Kate Barton and her son inspect the book bin at SEAPARC to find the perfect book for a morning read. (Tim Collins/Sooke News Mirror)                                (Contributed)

Kate Barton and her son inspect the book bin at SEAPARC to find the perfect book for a morning read. (Tim Collins/Sooke News Mirror) (Contributed)

Sooke Literacy programs a STEAMY affair

Literacy transcends just learning to read

Literacy is a form of empowerment, but literacy has transcended the concept of simply teaching people to read and write.

The concept of literacy has expanded to encompass a host of skills that together are a pathway to fulfilling each person’s full potential, said Kate Barton, the Sooke Region Literacy coordinator

“Of course, we are still concerned with teaching basic literacy. That’s still an important part of our mandate,” said Barton. “But we also address issues such as emotional and physical literacy and are concerned with concepts such as family literacy.”

RELATED: Sooke Literacy a great resource

Barton said Decoda, the parent organization that funds the Sooke Literacy Project, believes in pooling its resources with other groups to improve the resources available to the community.

“Decoda’s jumping off point is reading, but they recognize that there are a number of facets to literacy and we don’t limit ourselves to a single interpretation of the concept.”

One of the areas that Barton’s group is exploring involves STEAM (science, technology, engineering, arts and mathematics) literacy.

To that end, they will host Sooke’s Family Literacy Day on Jan. 27 with a theme of “Make It!”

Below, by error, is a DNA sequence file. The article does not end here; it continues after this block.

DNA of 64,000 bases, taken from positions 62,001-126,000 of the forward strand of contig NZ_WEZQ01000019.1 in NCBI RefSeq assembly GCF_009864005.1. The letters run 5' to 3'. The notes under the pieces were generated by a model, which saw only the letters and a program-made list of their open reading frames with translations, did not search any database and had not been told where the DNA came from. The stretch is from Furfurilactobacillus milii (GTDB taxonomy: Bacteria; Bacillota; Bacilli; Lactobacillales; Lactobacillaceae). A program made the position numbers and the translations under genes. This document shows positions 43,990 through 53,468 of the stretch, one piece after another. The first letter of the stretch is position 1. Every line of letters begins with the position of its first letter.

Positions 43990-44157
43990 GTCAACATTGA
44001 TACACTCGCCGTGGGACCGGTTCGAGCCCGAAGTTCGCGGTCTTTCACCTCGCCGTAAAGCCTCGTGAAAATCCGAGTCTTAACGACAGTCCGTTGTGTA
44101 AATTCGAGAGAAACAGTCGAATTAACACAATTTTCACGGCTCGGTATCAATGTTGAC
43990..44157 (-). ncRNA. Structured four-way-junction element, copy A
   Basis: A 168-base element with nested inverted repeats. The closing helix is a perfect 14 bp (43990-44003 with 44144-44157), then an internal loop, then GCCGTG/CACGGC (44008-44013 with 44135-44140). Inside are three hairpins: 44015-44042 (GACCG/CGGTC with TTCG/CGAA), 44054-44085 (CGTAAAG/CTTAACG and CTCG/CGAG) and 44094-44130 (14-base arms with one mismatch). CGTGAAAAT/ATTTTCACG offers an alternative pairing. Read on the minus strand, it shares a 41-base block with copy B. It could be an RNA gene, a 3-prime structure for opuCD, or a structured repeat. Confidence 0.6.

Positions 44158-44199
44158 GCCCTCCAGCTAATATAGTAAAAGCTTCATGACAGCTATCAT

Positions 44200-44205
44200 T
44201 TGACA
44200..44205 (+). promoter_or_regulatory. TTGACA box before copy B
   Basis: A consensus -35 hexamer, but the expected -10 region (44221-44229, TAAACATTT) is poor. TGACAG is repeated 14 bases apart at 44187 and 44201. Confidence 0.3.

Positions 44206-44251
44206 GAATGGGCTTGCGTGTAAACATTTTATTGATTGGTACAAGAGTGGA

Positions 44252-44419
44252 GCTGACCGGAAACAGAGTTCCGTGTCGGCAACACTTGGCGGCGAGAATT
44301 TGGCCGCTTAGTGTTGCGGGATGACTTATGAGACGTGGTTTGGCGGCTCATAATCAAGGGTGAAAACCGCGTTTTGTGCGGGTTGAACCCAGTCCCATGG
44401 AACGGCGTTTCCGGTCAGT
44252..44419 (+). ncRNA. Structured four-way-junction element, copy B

They’ve partnered with Engineering for Kids Vancouver Island to provide hands-on learning workshops for three different age ranges.

Children, ages three to six, are invited to have fun with O0bleck (that’s a non-newtonian green gooey substance) and the seven to 10 year olds will have the opportunity to explore the hardware engineering workshop. The older children (11-14) will have the opportunity to learn about 3D printing in the master engineer program.

Sooke Literacy also manages both adult and children’s book bins at SEAPARC, Sooke Family Resource Society, the T’Souke Nation and in the entrance of Edward Milne community school.

“We also run programs like Books for Breakfast where we gather with children and their parents to have a healthy snack and read a book. The neat part is that the children then get to take the book home with them,” said Barton.

Registration information for that program is available at sookeliteracy@gmail.com.

Literacy is a significant concern in B.C. with an estimated 700,000 people reported to have challenges with basic skills like understanding newspapers, instruction manuals, or reading health information.

Mathematical literacy poses challenges with personal finances and even basic tasks like calculating medicine dosages.

“Our goal is to improve literacy in the widest interpretation of that term, including financial, arithmetic, emotional and physical literacy. They are related and go along with the classical interpretation of literacy,” said Barton.

Information regarding Sooke Literacy can be had by contacting them via Facebook or Instagram @sookeliteracy or by contacting the EMCS Society at 250 642 6371 for upcoming event dates and ongoing activities.



mailto:tim.collins@sookenewsmirror.com

Like us on Facebook and follow us on Twitter

Get local stories you won't find anywhere else right to your inbox.
Sign up here

Just Posted

Coaches with the Juan de Fuca Minor Hockey association have had to get creative during their weekly practices to keep players interested and improving their skills without physical contact. (Damian Kowalewich photo)
West Shore minor hockey coach shares what it’s like on the ice without parents, fans